ex·​pur·​gate | \ ˈek-spər-ˌgāt How to pronounce expurgate (audio) \
expurgated; expurgating

Definition of expurgate

transitive verb

: to cleanse of something morally harmful, offensive, or erroneous especially : to expunge objectionable parts from before publication or presentation an expurgated edition of the letters

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Other Words from expurgate

expurgation \ ˌek-​spər-​ˈgā-​shən How to pronounce expurgate (audio) \ noun
expurgator \ ˈek-​spər-​ˌgā-​tər How to pronounce expurgate (audio) \ noun

Did You Know?

Expurgation has a long and questionable history. Perhaps history's most famous expurgator, or censor, was the English editor Thomas Bowdler, who in 1818 published the Family Shakespeare, an expurgated edition of Shakespeare's plays that omitted or changed any passages that, in Bowdler's opinion, couldn't decently be read aloud in a family. As a result, the term bowdlerize is now a synonym of expurgate.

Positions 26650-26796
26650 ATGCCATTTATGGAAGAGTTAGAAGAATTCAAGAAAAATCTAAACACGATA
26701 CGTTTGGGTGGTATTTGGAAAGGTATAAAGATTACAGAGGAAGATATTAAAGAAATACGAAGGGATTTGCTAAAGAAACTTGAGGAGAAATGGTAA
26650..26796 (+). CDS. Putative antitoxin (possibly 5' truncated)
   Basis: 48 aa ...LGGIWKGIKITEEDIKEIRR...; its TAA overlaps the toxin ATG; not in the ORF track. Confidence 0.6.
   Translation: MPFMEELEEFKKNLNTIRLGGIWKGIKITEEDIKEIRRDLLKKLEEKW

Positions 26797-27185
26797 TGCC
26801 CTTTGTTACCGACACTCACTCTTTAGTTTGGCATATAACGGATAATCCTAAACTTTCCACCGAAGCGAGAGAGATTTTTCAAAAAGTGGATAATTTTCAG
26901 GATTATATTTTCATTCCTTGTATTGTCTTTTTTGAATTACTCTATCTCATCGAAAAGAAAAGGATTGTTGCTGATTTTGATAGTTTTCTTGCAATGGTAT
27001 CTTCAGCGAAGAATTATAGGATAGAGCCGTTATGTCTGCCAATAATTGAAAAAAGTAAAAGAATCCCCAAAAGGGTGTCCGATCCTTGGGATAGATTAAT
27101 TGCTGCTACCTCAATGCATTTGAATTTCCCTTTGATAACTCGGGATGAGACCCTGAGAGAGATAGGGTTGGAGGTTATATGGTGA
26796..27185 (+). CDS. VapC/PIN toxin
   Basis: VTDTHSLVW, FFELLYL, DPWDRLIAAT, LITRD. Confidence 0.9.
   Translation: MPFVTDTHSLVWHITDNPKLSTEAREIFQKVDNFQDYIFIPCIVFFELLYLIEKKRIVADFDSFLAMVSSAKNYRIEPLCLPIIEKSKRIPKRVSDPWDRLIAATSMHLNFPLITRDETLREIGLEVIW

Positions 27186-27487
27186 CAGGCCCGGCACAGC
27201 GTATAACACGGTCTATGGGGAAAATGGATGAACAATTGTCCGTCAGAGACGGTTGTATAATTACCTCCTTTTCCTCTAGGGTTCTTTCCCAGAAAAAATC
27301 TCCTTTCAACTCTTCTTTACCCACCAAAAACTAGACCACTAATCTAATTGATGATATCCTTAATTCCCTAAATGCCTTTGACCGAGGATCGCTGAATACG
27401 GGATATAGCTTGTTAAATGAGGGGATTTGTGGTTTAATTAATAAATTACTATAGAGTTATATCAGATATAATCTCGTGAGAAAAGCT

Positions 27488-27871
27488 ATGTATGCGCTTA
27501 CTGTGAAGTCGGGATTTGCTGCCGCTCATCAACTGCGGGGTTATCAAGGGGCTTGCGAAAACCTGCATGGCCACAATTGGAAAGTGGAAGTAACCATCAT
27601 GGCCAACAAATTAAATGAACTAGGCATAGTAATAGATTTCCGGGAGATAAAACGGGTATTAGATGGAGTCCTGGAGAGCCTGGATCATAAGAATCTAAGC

Examples of expurgate in a Sentence

They felt it was necessary to expurgate his letters before publishing them. the newspaper had to expurgate the expletive-laden speech that the criminal made upon being sentenced to life imprisonment
Recent Examples on the Web Mr. Jang’s name has been expurgated from all official records in the North. Choe Sang-hun, New York Times, "North Korea Threatens Nuclear Attack as U.S. and South Korea Begin Drills MARCH 6, 2016," 12 Mar. 2016 The movie’s climactic punch line was repeatedly expurgated and reinstated during previews. J. Hoberman, New York Times, "Caught in Family Trees in ‘Where’s Poppa?’ and ‘Papirosen’," 7 Oct. 2016

These example sentences are selected automatically from various online news sources to reflect current usage of the word 'expurgate.' Views expressed in the examples do not represent the opinion of Merriam-Webster or its editors. Send us feedback.

First Known Use of expurgate

1678, in the meaning defined above

History and Etymology for expurgate

Latin expurgatus, past participle of expurgare, from ex- + purgare to purge

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Time Traveler for expurgate

Time Traveler

The first known use of expurgate was in 1678

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Cite this Entry

“Expurgate.” Merriam-Webster.com Dictionary, Merriam-Webster, https://www.merriam-webster.com/dictionary/expurgate. Accessed 17 Apr. 2021.

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English Language Learners Definition of expurgate

formal : to change (a written work) by removing parts that might offend people

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